For instance, in capital markets, a real time market surveillance application has to stream in trades at very high rates and detect abusive trading patterns (e.g., insider trading). This requires correlating large volumes of data by joining a stream with historical records, other streams, and financial reference data (which may change throughout the trading day). A triggered alert could in turn result in additional analytical queries, which need to run on both the ingested and historical data. Trades arrive on a message bus (e.g., Tibco, IBM MQ, Kafka) and are processed using a stream processor (e.g., Storm) or a homegrown application, writing state to a key-value store (e.g., Cassandra) or an in-memory store(e.g. Redis). This data is also stored in HDFS and analyzed periodically using SQL-on-Hadoop OLAP engines.

This heterogeneous architecture, which is far too common among our customers, has several drawbacks that significantly increase the total cost of ownership for these companies. We are attempting to significantly improve how the data gets processed and analyzed in the real time layer of such architectures.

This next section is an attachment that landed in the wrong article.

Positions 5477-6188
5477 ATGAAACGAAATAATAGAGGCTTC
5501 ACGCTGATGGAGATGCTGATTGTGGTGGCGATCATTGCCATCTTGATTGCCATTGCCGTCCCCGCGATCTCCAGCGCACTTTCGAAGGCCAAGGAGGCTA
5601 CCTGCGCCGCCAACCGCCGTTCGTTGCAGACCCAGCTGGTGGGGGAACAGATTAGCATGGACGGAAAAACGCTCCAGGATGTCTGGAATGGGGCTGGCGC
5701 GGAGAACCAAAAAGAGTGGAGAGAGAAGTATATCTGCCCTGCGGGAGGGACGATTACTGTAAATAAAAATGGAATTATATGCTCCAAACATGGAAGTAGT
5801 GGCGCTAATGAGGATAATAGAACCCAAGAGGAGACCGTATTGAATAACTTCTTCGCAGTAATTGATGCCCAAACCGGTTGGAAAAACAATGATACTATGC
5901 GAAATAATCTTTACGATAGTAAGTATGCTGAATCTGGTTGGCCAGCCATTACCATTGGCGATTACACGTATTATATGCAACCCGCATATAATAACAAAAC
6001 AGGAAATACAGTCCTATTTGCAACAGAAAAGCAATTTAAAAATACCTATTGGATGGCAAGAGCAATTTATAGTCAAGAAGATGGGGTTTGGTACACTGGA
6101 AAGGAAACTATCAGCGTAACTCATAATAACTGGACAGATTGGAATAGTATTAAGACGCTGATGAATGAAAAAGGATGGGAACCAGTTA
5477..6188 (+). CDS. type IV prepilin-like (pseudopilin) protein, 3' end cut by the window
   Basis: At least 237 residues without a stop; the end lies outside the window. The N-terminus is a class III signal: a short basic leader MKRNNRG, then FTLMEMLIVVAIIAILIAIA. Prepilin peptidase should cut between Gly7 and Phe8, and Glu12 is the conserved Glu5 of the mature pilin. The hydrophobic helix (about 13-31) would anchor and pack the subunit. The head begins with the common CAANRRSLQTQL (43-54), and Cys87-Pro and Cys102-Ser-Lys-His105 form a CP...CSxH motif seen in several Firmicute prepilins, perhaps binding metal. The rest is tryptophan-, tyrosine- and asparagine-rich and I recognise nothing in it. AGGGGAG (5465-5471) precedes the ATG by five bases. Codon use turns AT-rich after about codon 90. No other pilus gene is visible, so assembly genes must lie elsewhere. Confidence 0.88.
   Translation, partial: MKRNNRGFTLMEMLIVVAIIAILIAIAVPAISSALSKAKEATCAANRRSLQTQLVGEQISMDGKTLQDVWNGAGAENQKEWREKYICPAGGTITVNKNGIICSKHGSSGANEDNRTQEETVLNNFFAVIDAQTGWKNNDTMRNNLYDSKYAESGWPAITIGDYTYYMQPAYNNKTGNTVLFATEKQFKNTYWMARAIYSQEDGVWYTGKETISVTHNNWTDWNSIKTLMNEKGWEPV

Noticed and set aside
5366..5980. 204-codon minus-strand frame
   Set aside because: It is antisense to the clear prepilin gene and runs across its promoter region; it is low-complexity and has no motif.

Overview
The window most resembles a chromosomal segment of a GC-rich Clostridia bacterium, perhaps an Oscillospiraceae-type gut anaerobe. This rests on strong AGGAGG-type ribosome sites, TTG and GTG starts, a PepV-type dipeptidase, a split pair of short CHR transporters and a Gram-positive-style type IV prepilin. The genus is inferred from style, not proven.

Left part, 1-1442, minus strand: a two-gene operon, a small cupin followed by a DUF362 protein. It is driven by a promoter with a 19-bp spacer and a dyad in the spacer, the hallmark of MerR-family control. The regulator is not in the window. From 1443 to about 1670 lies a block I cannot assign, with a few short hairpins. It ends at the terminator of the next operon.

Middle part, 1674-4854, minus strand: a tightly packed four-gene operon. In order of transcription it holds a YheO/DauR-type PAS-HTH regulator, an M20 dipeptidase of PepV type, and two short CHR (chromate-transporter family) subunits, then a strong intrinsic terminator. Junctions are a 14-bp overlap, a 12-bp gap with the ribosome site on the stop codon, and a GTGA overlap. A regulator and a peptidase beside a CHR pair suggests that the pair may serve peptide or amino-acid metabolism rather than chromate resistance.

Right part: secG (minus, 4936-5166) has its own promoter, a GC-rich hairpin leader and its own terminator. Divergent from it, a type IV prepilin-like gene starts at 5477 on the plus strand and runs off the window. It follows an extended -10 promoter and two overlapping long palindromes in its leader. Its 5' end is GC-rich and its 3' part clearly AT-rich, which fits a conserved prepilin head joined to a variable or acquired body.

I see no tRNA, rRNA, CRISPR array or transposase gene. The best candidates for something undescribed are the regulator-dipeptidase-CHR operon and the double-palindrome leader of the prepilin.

So, how are we solving it?

"Spark inside an in-memory Hybrid DB"

We rely on Spark as a computational engine for OLAP as well as the programming foundation with its rich and ever expanding API and eco-system - not only can you run a MapReduce job, but more importantly combine stream processing, rich analytic processing and SQL through a single unified, concise API. We primarily extended its DataFrame/SQL engine so we are able to seamlessly make Tables (or DataFrames) persistent, offer up mutations, transactions (OLTP), extended the SQL so it more compliant and finally, high availability (not just recovery based on replaying data from the source). And, more.

Well, put more simply, we integrated Spark with a highly concurrent, low latency in-memory database.

In reality a distributed database of this scale would take years for a highly qualified team to build and mature. So, what did we do? some of you guessed it - integrated GemFire XD deeply with Spark’s execution engine (Turn’s out Spark’s Catalyst design is quite extensible).